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Clamped Chest Tubes

Hospice   (2,971 Views | 4 Replies)
by tplazio tplazio (New) New

571 Profile Views; 1 Post

Is anyone familiar with a palliative chest tube? I have encountered one once when I worked as the RN at a personal care home and now that i manage education for multple skilled facilities I'm hearing more and more case. These tubes are not attached to anything. When the MD orders you unclamp, connect a syringe and withdraw fluid/blood. My experience was new for me and the hospice nurse. We kind of muddled through it together. We kept a clean, dry dressing. Lung sounds and vital signs. To put something together to help these other nurses I was hoping someone has had more experience and can give me some guidance. The only other time I've clamped a chest tube was after I administered chemo into it and clamped it for several hours and then drained it. Any help is much appreciated. Thanks

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curiousauntie has 26 years experience and specializes in LTC, Sub-Acute, Hopsice.

167 Posts; 4,487 Profile Views

I've dealt with patients with tubes that are attached to a vacuum bottle ( it looks like a bowling pin) that are used for malignant pleural effusions and acities. My patient needed draining every three or four days until the last couple of weeks of his life when I was draining almost every day for comfort. When he needed to be drained he was almost unable to breathe, but due to adhesions it was painful, even with pre-meds, so he tended to put it off "just one more day".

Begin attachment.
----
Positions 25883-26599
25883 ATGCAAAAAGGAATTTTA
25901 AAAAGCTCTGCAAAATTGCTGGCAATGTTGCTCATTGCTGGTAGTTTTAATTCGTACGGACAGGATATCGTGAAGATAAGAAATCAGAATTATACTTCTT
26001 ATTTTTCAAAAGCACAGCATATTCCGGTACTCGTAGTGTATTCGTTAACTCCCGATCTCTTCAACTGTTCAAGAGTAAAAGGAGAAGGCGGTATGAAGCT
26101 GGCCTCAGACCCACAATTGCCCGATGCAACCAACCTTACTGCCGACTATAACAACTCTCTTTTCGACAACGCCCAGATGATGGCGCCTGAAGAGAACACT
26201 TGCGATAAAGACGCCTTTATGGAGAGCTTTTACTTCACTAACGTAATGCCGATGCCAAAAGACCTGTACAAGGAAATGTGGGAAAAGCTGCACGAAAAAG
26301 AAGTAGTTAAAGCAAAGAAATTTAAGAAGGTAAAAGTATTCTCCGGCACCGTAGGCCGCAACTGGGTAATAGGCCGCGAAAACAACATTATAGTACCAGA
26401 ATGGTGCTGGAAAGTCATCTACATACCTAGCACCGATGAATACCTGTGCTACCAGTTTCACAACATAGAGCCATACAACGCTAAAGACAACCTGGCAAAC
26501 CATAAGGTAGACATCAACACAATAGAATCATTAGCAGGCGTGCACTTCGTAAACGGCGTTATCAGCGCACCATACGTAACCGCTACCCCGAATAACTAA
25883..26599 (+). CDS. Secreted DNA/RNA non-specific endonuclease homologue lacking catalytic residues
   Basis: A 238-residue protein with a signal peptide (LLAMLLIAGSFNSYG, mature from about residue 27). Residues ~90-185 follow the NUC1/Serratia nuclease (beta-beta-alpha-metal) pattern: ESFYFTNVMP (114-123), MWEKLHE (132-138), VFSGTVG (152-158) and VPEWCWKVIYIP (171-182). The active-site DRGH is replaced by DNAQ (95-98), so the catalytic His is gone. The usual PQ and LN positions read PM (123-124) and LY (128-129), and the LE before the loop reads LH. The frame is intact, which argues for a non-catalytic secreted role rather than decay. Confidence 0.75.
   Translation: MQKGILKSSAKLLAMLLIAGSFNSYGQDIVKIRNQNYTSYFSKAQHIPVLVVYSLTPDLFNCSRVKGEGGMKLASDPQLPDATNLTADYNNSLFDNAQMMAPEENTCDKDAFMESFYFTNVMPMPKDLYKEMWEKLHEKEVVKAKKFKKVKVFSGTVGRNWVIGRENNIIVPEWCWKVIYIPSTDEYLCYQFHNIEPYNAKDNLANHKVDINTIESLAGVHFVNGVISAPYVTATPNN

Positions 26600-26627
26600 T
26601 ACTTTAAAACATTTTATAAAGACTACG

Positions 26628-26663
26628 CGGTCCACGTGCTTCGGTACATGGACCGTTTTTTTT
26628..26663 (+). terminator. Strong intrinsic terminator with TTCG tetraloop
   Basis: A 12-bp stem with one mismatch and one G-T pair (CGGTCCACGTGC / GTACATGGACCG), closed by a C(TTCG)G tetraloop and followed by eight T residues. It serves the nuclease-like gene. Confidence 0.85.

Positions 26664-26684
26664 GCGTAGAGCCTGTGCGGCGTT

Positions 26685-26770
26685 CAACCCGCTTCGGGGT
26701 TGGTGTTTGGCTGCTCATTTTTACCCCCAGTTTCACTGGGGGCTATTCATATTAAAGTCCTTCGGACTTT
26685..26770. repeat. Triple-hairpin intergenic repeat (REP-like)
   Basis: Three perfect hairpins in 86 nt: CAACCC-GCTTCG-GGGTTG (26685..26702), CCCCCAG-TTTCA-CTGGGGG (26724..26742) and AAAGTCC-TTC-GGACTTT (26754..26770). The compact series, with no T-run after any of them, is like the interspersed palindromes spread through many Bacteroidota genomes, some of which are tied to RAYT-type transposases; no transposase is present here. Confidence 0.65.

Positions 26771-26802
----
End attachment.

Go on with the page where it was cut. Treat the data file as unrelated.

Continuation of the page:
For the life of me I can't remember the name of the system...if I could I would tell you that the company that makes it has a web site for training of both the medical personal (you can watch a video of how to put the tube in) and for the patient or caregiver who will be draining it. The dressing procedure was pretty individualized for the product to keep the tube outside of the body secure to the body and protected from infection.

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ErinS is a BSN, RN and specializes in Hospice.

347 Posts; 5,457 Profile Views

We use aspira drains. They can be placed anywhere fluid needs to be drained, so we occasionally see chest tubes, but usually we see them for ascites drainage. They have this nifty port that you connect a bag system to, and then there is a squeeze pump that will get fluid going, and then a bag for it to drain into. The best part is it is so easy to use that we often teach caregivers how to use it.

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13 Posts; 1,145 Profile Views

We see this fairly often and use the pleurovac system. If memory serves me right, that is actually the trade name. They have a cd for the family and I think the video is also online. The tube is clamped aftet insertion and dressed. We drain it according to orders and patients status. Sometimes it is evety other day, sometimes once a week. Our drainage bottlecomes in a 500 cc size although pts have been sent supplies with a arger bottle, too. Our docs usually dont want more than 450 ccs drained per session.Drainage is painful at times but not always. If you keep your hand on the clamp so you can slow itdownor stop if the patient looks like he is in pain, it is reassuring for the pt. They know we can stop a rest a bit, if need be. I usually call when imheaded to the home so he can take a pain pill, if pain is a problem.After draining, we clamp the tube. A new clamp and dressing pack comes with each bpttle. Dress it and you're done. Not nearly as intimidating as I expected it to be at first. I will see if i can find the website for the company and post it for you.

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13 Posts; 1,145 Profile Views

Pleurx is the brand name for the system we use. I tried to attach the link but my ipad is not cooperating. Sorry. But if you google it you shouldnt have trouble finding it. I thought there was an instructional video on the site, but i guess i saw it on the CD that comes with the family education pack.

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